Our demand for batteries is skyrocketing, and raw materials are lacking. An unlikely source — trees — might help us.
The demand for batteries “is just mind-blowing,” Lauri Lehtonen says. He’s not wrong. With the EV transition under way, the world simply can not get its hands on enough batteries to meet the demands of the coming decades. So battery makers and car manufacturers are turning to just about any source of battery power they can find. That includes trees, which are 20-30% lignin. Inside lignin is carbon, a key ingredient for the anode of batteries. That’s where Lehtonen comes in. He’s the head of Lignode, the battery product from Stora Enso, a Finnish renewable materials company and “one of the largest private forest owners in the world.” As Lehtonen told the BBC, he’s been very busy of late figuring out how to deliver batteries from trees to an eager industry.
The Glue That Holds It Together
Lignin is a byproduct of the paper-making process, so for now at least, Stora Enso can source all the material it needs from its paper mills. In partnership with Swedish clean energy battery maker Northvolt, Stora Enso plans to mass-produce lignin batteries as soon as 2025. Northvolt opened its first “gigafactory” in Sweden in 2021 and has announced a second in Sweden and another in Germany in development. It has more than $30 billion worth of contracts to supply batteries to the likes of Volkswagen, BMW, and Volvo, so the manufacturer is eager to add to its roster of resources that includes recycled nickel, manganese, and cobalt.
While more environmentally friendly than gas-powered vehicles, EVs with lithium-ion batteries still have their own environmental extraction and waste issues. Graphite, a common anode ingredient, is often mined in ways that damage ecosystems and exploit workers.
“It is necessary to revolutionize battery technology in order to sustainably cover the needs for energy storage in an electrified future. In 10 years, the battery market is expected to grow tenfold,” Stora Enso says on its website.
What makes lignin even more promising as an anode ingredient is that it doesn’t need glue or a current collector to support a battery’s anode.
“Lignin is the glue in the trees that kind of glues the cellulose fibers together and also makes the trees very stiff,” Lehtonen told the BBC.
It can serve the same function in batteries.
Powering the IoT
Stora Enso is not the only company in that heavily forested part of the world using lignin for battery components. Sweden’s Bright Day Graphene makes graphene, the most electrically conducive material yet known, from lignin. Bright Day has partnered with clean energy battery maker Ligna Energy on lignin batteries to power IoT devices.
“Besides being biobased, our production method also allows us to produce a graphene with higher quality that most other graphene on the market,” Bright Day CEO Malin Alpsten said. “Higher quality means better electrical properties and high transparency for instance. We are still producing small quantities in our lab, but the next step is to scale up the production in an industrial pilot.”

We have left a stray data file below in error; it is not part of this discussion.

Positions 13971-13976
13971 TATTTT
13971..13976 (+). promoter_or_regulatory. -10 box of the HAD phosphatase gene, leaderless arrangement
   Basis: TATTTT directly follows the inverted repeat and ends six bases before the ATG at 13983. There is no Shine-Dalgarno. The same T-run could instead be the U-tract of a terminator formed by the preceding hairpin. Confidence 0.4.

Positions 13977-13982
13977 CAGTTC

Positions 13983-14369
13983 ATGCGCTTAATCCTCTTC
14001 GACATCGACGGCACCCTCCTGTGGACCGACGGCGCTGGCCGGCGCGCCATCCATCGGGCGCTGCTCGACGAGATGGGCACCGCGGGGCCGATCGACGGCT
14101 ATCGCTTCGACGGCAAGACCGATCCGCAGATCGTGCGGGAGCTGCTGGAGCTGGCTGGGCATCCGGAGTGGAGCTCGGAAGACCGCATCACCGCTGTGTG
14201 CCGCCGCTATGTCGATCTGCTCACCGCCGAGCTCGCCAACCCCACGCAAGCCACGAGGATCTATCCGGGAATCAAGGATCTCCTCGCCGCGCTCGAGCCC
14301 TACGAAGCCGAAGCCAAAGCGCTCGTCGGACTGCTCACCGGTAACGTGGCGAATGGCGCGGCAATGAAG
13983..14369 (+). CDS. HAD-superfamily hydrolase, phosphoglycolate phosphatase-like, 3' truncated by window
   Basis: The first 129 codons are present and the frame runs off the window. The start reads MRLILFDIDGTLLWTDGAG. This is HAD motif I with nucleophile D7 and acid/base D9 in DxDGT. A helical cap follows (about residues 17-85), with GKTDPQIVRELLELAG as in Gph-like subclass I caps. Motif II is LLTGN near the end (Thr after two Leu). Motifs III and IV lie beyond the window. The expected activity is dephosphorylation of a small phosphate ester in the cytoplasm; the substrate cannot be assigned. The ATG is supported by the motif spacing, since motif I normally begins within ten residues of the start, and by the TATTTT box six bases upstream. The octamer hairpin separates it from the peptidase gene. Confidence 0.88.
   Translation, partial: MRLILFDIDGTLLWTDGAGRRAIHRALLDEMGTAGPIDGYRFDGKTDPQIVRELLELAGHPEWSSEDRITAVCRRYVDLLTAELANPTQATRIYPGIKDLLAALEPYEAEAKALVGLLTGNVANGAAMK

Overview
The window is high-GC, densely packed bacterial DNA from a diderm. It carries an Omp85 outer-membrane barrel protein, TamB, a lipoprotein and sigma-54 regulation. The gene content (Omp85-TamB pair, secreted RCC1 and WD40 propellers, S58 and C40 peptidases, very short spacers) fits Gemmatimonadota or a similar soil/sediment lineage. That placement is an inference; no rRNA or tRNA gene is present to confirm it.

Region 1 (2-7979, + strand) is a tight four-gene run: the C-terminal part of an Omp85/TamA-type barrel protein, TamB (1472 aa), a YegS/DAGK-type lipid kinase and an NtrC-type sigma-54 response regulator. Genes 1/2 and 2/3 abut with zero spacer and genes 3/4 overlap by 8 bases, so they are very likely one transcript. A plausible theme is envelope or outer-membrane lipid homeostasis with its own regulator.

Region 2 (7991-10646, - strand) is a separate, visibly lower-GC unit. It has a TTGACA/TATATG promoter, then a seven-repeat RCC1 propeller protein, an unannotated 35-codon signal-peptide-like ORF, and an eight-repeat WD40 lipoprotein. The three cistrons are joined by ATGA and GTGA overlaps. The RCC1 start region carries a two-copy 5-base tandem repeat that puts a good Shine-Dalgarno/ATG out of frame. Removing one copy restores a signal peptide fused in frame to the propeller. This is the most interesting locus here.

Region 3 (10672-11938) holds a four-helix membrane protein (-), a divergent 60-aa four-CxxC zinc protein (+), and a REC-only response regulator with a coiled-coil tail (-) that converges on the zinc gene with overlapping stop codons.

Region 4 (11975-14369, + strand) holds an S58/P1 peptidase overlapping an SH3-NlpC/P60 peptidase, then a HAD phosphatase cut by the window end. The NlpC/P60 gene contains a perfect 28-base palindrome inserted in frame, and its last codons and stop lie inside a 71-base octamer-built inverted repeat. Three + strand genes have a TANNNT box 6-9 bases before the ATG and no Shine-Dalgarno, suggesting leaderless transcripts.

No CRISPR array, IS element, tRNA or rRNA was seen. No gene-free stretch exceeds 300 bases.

In just two years’ time, Ligna Energy says, 150,000 IoT will come online every minute across the globe, leading to a need for 78 million batteries each day. They aim to make as many of those biobased as possible. They remain on the lookout for more raw materials that might serve as energy storage solutions and have a grant from Swedish innovation agency Vinnova to explore the potential of melanin produced by residues in the forest and paper industries.
Magda Titirici, a chemical engineer at Imperial College London, has been making electrospun mats of carbon skeletons from lignin that are “fantastic for batteries,” she told the BBC.
From a production standpoint, one of the biggest things lignin has going for it is that it does not need to be heated nearly as much as synthetic graphite to turn into a useful anode material. Titirici heats hers at 700 degrees Celsius, about a quarter of what synthetic graphite requires. Lehtonen says the resulting carbon structure Stora Enso produces is “amorphous” and “allows a lot more mobility of the ions in and out.” Because of this, Lignode can serve as the anode in a lithium- or sodium-ion battery that charges in as fast as 8 minutes.
Trees are certainly a more renewable resource than mined materials, but deforestation is already a problem, and we’re already enlisting new trees to capture carbon in other sustainability efforts. Will there be enough lignin to go around? Stora Enso has the largest production capacity in the world at 55,000 tons annually, and about 70 millions tons per year can be extracted worldwide from the existing paper industry, so it’s a good start.
“We work to ensure that forests and plantations are sustainably managed and that every effort is made to ensure more trees are grown than harvested,” Stora Enso says.
To make a difference, lignin doesn’t have to a key component of every battery made. It just needs to contribute to the overall mix. We’re going to need a lot more batteries to power a sustainable future, and lignin is going to help us do it. Otherwise, we’re missing the forest for the trees.
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